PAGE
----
Toyota has seen the future... and the future has automatic braking as standard

The firm wants to roll out the feature across its Toyota and Lexus ranges by 2017

Japanese automotive manufacturer Toyota has revealed a new initiative that will see automatic braking technology rolled out across its Toyota and Lexus ranges, with the aim to have every model in its ranges sporting the feature by 2017.

The move will see the firm's bespoke Lexus Safety System + and Toyota Safety System incorporated into all its models released in the United States. Toyota says these features have three core uses - helping avoid front-on collisions, improve lane efficiency and mitigate the pressures of nighttime driving. No news on whether this move will affect models planned for the European market, but with automatic braking becoming far more more common in newer vehicles it certainly seems a possibility.

"At Toyota, we are committed to creating better ways to move for everyone," comments Jim Lentz, CEO of Toyota Motor North America. "High-level driver assist technologies can do more than help protect people in the event of a crash; they can help prevent some crashes from ever happening in the first place. We are proud to help lead this industry in standardizing these systems and bring automated braking to our customers sooner rather than later."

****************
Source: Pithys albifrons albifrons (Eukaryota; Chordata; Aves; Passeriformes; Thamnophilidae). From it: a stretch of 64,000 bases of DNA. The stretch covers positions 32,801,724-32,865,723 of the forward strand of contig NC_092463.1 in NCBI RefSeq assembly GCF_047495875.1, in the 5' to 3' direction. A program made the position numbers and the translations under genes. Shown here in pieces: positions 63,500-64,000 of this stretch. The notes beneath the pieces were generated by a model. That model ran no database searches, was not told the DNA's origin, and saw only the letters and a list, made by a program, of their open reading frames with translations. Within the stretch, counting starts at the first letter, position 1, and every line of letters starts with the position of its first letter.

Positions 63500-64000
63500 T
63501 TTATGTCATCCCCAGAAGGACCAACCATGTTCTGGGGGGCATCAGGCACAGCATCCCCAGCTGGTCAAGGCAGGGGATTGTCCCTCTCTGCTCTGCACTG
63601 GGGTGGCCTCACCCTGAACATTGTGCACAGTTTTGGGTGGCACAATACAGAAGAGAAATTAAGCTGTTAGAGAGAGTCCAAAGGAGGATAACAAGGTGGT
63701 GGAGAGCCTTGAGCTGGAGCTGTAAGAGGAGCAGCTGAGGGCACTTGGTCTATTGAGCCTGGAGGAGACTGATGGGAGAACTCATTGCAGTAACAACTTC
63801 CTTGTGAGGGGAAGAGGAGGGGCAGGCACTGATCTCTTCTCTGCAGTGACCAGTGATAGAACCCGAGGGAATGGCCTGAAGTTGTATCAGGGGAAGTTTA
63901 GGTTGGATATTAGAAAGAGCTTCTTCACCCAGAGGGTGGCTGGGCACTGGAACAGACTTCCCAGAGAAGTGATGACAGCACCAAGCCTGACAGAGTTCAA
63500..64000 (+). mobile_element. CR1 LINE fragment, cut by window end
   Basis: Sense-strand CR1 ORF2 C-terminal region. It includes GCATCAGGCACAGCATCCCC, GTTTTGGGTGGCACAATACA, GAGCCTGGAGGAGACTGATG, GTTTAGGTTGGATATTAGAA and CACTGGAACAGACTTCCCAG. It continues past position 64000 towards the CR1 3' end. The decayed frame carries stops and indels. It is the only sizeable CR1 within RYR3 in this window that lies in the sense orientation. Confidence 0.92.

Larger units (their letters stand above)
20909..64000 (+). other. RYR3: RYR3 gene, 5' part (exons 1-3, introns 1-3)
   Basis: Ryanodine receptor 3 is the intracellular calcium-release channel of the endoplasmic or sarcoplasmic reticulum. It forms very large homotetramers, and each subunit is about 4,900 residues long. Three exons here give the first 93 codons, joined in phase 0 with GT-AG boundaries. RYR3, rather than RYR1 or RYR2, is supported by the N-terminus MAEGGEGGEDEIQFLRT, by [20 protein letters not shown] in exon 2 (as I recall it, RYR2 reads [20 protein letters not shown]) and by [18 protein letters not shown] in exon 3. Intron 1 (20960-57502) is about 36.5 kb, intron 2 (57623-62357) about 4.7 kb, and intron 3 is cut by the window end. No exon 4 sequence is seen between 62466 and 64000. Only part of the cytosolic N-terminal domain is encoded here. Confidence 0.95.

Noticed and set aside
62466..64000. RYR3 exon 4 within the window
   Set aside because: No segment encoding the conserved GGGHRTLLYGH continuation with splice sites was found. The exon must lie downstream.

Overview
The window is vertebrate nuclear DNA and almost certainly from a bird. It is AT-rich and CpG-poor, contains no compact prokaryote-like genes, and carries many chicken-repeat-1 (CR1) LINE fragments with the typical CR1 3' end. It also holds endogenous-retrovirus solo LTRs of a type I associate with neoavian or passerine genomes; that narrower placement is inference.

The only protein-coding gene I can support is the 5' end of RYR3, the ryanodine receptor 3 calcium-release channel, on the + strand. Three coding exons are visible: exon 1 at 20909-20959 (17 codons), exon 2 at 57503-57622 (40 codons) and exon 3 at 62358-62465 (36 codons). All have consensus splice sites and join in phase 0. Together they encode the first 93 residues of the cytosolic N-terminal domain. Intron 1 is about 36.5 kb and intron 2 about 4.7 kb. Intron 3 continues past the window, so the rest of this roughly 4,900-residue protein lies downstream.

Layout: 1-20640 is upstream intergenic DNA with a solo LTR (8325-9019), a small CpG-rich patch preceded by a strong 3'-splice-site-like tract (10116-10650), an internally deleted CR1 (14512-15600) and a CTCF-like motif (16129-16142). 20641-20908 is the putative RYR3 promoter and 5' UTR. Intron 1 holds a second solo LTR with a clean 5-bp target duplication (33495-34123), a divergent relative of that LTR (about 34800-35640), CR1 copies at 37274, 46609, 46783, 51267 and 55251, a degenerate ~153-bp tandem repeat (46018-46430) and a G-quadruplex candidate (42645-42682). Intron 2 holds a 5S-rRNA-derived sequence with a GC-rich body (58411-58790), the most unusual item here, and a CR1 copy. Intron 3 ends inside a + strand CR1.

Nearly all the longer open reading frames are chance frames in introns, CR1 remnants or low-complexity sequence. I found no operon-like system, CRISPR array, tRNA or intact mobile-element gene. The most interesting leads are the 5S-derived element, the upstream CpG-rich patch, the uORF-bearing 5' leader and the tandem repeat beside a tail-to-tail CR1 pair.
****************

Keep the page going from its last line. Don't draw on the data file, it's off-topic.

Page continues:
The topic of automatic braking isn't something isolated to individual car manufacturers either - it's a bigger issue that's even led to new legislation. Earlier in the year, the United States government joined forces with 20 major auto firms to agree that automatic braking should be a standard across their ranges (and hopefully, most of the nation) by 2022. Toyota also signed onto this deal, but it's clearly eager to get the change rolled out sooner rather than later.

Everyone from Kia to Maserati signed on to the partnership, which was echoed a similar initiative established within the European Union back in 2012. So with Toyota now committing to its own automatic braking roll-out, it seems you'll be hard pressed to find a new Toyota or Lexus without the feature in the next few years.

Via: Toyota Newsroom

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